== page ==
placard 1.jpgIn a City already strapped with budget problems, a reported waste of $15 million is hard to swallow. Unless, perhaps, you’re easing your car into a parking spot with a sweet new disabled parking placard. According to the Ex, roughly 14% of metered spots are taken up by placard-wielding cars, making walks for the disabled a little shorter and the parking, free. But does SF have too many parking placards, or too few?

In total, there are 50,742 placards in SF, which translates to about 2 placards per parking meter. According to the SFMTA, metered spaces are occupied 14 percent of the time by vehicles with placards, perhaps one of the reasons they believe that not all of these are legit. The transit agency even uses sting operations to nab the non-disabled who are using the placards under false pretenses.

Disability activist Bob Planthold appears to agree with the MTA, telling the Ex that “there is placard abuse in San Francisco,” and that the 14% statistic is way too high given the number of genuinely disabled people driving in SF.

Director of the Mayor’s Office of Disability, Susan Mizner, isn’t so sure about that, saying that census data suggests that 20% of San Franciscans are disabled, and that “she wishes the placard-usage rate was higher, since that would mean more able-bodied residents were taking public transit.”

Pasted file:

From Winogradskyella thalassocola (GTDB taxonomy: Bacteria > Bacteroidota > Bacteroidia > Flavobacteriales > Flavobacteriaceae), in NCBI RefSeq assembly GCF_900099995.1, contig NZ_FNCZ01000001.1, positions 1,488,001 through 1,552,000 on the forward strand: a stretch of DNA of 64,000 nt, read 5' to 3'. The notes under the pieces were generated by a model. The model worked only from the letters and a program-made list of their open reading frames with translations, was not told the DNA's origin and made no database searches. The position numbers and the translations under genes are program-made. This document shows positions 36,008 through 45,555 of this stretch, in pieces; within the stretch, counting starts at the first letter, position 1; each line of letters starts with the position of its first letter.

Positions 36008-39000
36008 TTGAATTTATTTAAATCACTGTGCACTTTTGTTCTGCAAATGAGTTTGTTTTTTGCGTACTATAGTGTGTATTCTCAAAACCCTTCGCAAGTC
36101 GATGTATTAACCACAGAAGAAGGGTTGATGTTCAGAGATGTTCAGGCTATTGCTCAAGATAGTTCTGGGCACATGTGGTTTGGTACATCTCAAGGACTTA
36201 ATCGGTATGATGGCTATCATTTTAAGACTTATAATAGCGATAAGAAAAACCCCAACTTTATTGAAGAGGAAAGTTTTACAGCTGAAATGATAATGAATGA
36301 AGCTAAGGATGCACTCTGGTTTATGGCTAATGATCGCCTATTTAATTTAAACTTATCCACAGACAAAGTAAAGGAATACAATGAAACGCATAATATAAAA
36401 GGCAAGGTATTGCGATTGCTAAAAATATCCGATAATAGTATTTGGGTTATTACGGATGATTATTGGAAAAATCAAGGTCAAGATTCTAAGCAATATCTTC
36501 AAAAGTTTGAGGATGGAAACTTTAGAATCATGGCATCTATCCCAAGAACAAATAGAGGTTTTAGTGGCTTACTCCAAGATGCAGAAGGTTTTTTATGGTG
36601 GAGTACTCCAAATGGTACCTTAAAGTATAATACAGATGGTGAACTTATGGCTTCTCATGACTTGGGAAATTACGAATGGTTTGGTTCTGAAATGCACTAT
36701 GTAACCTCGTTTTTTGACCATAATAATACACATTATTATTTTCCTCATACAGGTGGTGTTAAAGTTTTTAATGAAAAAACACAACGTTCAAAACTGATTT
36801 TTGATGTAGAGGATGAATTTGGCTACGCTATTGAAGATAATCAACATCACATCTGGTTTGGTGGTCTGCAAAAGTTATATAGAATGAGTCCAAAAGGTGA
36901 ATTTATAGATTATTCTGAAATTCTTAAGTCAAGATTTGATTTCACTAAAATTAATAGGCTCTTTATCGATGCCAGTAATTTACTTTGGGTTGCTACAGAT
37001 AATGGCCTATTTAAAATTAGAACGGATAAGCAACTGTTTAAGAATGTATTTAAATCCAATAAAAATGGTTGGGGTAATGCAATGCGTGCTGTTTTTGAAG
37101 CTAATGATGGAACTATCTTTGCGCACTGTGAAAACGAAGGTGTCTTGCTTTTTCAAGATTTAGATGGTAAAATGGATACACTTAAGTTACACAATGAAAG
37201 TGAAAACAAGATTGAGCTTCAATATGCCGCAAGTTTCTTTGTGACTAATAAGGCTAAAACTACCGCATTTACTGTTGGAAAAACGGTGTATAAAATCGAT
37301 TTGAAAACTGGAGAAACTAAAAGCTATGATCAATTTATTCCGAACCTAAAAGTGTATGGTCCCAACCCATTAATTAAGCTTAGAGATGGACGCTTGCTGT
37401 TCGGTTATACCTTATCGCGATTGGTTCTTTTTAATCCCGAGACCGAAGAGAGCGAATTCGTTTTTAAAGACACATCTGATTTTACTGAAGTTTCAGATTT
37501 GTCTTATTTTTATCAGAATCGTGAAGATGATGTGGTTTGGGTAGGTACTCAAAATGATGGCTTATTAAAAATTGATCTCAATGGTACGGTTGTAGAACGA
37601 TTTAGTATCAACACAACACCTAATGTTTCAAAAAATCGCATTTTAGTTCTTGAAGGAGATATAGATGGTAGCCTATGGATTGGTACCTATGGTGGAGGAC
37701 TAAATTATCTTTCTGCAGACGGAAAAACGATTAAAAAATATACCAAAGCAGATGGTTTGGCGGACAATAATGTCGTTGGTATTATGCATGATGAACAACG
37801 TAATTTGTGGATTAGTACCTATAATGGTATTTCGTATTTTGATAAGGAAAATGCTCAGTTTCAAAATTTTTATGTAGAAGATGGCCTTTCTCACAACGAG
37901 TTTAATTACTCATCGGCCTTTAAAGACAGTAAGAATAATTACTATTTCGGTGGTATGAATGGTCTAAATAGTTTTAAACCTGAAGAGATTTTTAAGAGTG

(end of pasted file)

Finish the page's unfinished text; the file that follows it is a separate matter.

Urban planning think-tank SPUR last year suggested that one way for the financially struggling SFMTA could generate additional income would be to charge each disabled placard holder $300/year for the privilege.

At an SFMTA meeting last year, board member Malcolm Heinecke acknowledged that this proposal would require a change to state laws and was therefore not a real possibility, but not before Planthold penned a scathing piece in BeyondChron calling the proposal sloppy and biased against the disabled.

That said, 2007 city controller’s report found that San Francisco loses $15 million a year due to placard abuse.

If that’s not enough piling on disabled placard holders, we’ve got one more for you: at a recent pedestrian safety meeting, Police Captain Al Casciato said disabled drivers are a common thread among pedestrian accidents because their special parking placards, which when left hanging in their cars, can create a distraction.


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the author

Always in motion. April Siese writes about music, takes photos at shows, and even helps put them on behind the scenes as a stagehand. She's written everything from hard news to beauty features, as well as fiction and poetry. She most definitely likes pie.

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  • Equiman

    What we are talking about here is free parking.
    Everyday, City employees are allowed to park free on City property
    and also on the street in “lettered Zone A B C parking areas” with special, free placards
    on their dashes.
    If we want to reform parking in San Francisco, let’s not just
    pick on the disabled, let’s pick on everyone including the able bodied.

    Of course, some of those in charge don’t want to mess with their own free parking.

  • Equiman

    What we are talking about here is free parking.
    Everyday, City employees are allowed to park free on City property
    and also on the street in “lettered Zone A B C parking areas” with special, free placards
    on their dashes.
    If we want to reform parking in San Francisco, let’s not just